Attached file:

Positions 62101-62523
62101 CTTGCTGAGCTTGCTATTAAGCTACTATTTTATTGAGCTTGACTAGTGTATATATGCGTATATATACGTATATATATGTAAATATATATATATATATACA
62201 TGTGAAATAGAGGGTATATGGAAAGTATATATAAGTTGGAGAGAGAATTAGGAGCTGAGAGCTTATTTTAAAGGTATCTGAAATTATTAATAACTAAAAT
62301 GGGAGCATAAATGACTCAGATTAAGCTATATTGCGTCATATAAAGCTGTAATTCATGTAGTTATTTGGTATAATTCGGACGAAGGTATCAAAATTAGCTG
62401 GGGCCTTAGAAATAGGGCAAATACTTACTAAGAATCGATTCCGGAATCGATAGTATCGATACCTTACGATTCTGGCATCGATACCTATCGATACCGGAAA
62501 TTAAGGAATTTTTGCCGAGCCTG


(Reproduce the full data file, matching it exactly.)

Positions 62101-62523
62101 CTTGCTGAGCTTGCTATTAAGCTACTATTTTATTGAGCTTGACTAGTGTATATATGCGTATATATACGTATATATATGTAAATATATATATATATATACA
62201 TGTGAAATAGAGGGTATATGGAAAGTATATATAAGTTGGAGAGAGAATTAGGAGCTGAGAGCTTATTTTAAAGGTATCTGAAATTATTAATAACTAAAAT
62301 GGGAGCATAAATGACTCAGATTAAGCTATATTGCGTCATATAAAGCTGTAATTCATGTAGTTATTTGGTATAATTCGGACGAAGGTATCAAAATTAGCTG
62401 GGGCCTTAGAAATAGGGCAAATACTTACTAAGAATCGATTCCGGAATCGATAGTATCGATACCTTACGATTCTGGCATCGATACCTATCGATACCGGAAA
62501 TTAAGGAATTTTTGCCGAGCCTG